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SUMO ABC (53) / A stable where notable rikishi were steeped in sumo’s fundamentals

Yomiuri Shimbun file photo

Takanosato is hoisted by junior wrestlers when his promotion to yokozuna was assured after winning at the Nagoya basho in July 1983.

By Shuji Miki / Yomiuri Shimbun Senior WriterThe Tagonoura stable has captured the nation’s attention. After the New Year Grand Sumo Tournament in January, Kisenosato, from the stable, became the first Japan-born yokozuna in 19 years, while Takayasu pushed his way up to ozeki at the Summer tournament in May.

Both wrestlers entered the sumo world at the age of 15 right after graduating from junior high school, working their way up the ranks with encouragement from a mentor they will never forget — late stablemaster Naruto, who had been the 59th yokozuna Takanosato.

After retiring from being an active rikishi, Takanosato opened the Naruto stable in Matsudo, Chiba Prefecture, in February 1989. He raised seven wrestlers who rose to the second-tier juryo division or higher, represented by Kisenosato and Takayasu. However, Naruto died of acute respiratory failure at the age of just 59 right before the Kyushu basho in November 2011. He did not experience the proud moment when his apprentice Kisenosato was promoted to ozeki after the tournament. It was Naruto’s dream that Kisenosato, who had been promoted to the juryo division at the age of 17 years and 9 months — the second-youngest wrestler in history to earn the rank — move up to ozeki and yokozuna.

Takanosato had captured four titles in his career. He was particularly good against legendary yokozuna Chiyonofuji, with whom he had a record of 16-12, including eight straight wins. Takanosato was known as an intelligent theorist. It is a well-known story that he studied Chiyonofuji’s fighting styles by watching videotapes over and over until the tapes wore out. His master was Wakanohana I, who bore the ring nickname “Devil of the Dohyo.” As stablemaster Naruto, he trained Kisenosato and Takayasu with austere exercises inherited from his master, and his instruction to hammer in the basics of sumo has led to the success of his apprentices today. Meanwhile, Naruto had encouraged them to read and watch movies to “broaden their life experiences.”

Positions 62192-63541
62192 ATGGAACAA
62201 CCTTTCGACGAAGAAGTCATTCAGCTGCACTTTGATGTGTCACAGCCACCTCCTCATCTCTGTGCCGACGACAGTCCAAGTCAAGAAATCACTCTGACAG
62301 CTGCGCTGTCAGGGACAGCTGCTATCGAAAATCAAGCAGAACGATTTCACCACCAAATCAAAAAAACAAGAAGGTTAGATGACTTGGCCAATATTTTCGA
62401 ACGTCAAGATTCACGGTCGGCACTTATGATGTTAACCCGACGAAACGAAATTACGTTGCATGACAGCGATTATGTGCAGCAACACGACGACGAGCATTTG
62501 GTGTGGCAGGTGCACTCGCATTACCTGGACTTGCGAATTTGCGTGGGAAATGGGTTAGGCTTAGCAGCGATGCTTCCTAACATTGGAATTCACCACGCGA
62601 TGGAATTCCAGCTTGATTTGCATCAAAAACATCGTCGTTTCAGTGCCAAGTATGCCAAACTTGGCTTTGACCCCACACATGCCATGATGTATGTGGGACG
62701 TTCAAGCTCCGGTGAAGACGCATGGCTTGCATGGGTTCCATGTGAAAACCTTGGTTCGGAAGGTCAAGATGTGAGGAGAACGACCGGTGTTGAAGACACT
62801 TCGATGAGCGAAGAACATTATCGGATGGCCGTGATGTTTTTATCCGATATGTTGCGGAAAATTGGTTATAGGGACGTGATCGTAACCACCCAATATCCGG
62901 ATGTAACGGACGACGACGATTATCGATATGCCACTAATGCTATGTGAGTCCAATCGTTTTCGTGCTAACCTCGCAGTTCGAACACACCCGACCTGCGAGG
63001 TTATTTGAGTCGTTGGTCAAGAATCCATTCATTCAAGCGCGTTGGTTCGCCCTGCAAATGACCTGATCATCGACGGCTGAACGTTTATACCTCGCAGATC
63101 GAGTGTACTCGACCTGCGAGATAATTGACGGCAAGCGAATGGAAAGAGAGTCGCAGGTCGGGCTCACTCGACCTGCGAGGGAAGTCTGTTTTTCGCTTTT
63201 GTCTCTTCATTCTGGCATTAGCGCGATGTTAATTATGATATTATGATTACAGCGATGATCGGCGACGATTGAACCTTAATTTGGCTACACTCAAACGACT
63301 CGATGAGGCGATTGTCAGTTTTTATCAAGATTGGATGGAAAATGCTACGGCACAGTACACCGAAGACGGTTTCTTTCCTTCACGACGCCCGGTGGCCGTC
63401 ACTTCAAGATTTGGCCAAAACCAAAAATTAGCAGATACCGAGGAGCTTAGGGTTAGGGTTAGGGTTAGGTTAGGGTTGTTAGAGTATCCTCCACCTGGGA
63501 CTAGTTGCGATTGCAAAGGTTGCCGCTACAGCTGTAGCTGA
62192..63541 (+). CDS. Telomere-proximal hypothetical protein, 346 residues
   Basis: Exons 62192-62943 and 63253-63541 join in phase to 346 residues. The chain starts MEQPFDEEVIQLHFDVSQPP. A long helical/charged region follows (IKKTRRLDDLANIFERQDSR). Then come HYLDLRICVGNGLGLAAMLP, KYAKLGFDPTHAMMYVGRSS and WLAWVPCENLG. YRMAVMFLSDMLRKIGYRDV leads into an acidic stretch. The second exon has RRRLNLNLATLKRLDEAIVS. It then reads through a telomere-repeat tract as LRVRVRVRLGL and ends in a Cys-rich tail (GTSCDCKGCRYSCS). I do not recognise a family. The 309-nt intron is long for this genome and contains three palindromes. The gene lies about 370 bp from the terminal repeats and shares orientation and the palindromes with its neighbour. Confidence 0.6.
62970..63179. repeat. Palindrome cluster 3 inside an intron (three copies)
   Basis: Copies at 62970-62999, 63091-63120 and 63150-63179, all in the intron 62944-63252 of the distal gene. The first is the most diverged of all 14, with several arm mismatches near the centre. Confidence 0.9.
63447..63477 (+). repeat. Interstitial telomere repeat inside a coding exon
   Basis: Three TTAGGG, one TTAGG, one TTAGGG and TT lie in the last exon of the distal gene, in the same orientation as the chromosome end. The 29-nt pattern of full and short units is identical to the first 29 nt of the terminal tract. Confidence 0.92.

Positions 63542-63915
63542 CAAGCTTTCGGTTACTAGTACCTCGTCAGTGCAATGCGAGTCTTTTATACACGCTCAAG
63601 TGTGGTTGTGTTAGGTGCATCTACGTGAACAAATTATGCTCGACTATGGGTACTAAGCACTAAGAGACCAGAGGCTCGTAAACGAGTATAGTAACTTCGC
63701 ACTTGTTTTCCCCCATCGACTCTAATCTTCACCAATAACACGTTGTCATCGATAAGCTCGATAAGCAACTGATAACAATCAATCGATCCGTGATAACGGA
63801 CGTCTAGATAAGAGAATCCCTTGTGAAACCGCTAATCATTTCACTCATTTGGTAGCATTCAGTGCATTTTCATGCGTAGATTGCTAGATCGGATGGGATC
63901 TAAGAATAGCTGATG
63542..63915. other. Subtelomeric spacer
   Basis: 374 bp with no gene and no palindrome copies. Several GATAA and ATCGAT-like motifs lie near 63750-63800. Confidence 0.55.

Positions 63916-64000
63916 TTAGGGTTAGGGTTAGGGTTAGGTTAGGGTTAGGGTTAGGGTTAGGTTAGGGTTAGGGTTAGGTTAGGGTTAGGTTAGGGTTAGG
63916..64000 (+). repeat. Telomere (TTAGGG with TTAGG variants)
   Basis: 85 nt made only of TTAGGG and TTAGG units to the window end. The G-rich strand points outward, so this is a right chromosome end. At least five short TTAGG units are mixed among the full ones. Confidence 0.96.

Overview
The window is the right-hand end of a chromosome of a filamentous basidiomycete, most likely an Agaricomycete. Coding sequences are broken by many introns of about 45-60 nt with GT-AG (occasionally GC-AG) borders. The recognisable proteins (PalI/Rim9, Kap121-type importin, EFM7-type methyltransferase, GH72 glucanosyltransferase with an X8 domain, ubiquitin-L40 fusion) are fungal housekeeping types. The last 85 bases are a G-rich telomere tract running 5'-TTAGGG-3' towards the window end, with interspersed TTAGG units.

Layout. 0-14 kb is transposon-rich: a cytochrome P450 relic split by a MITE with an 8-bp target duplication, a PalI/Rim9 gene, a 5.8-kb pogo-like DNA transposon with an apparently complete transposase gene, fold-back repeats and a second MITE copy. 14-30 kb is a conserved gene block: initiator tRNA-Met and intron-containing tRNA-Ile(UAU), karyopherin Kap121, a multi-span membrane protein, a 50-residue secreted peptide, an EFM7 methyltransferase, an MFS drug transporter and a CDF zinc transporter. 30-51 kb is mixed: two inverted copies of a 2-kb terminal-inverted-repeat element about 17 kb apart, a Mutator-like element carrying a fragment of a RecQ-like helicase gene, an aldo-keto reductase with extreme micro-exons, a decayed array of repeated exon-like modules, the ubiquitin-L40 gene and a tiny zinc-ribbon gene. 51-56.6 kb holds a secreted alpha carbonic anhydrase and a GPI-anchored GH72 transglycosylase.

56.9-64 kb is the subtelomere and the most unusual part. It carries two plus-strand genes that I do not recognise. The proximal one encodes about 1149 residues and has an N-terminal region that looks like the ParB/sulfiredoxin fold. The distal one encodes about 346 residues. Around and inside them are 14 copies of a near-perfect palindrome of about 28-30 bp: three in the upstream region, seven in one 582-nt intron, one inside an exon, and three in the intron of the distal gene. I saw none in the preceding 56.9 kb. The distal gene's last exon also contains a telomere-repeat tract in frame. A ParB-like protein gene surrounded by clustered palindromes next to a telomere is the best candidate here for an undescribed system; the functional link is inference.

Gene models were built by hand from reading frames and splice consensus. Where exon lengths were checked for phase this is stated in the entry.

After Naruto died, his pupil Takanotsuru, a former makuuchi rikishi, succeeded him as stablemaster. However, he did not succeed to the name “Naruto” because of a quarrel in the stable over him attaining this elder name, or toshiyori meiseki. He thus assumed the new name of “Tagonoura” to teach younger rikishi in the stable, and the wrestlers in the former Naruto stable started anew as those from the Tagonoura stable at the end of 2012. Former ozeki Kotooshu succeeded to the Naruto title and opened his own Naruto stable in April.

— Miki is a sumo expert.

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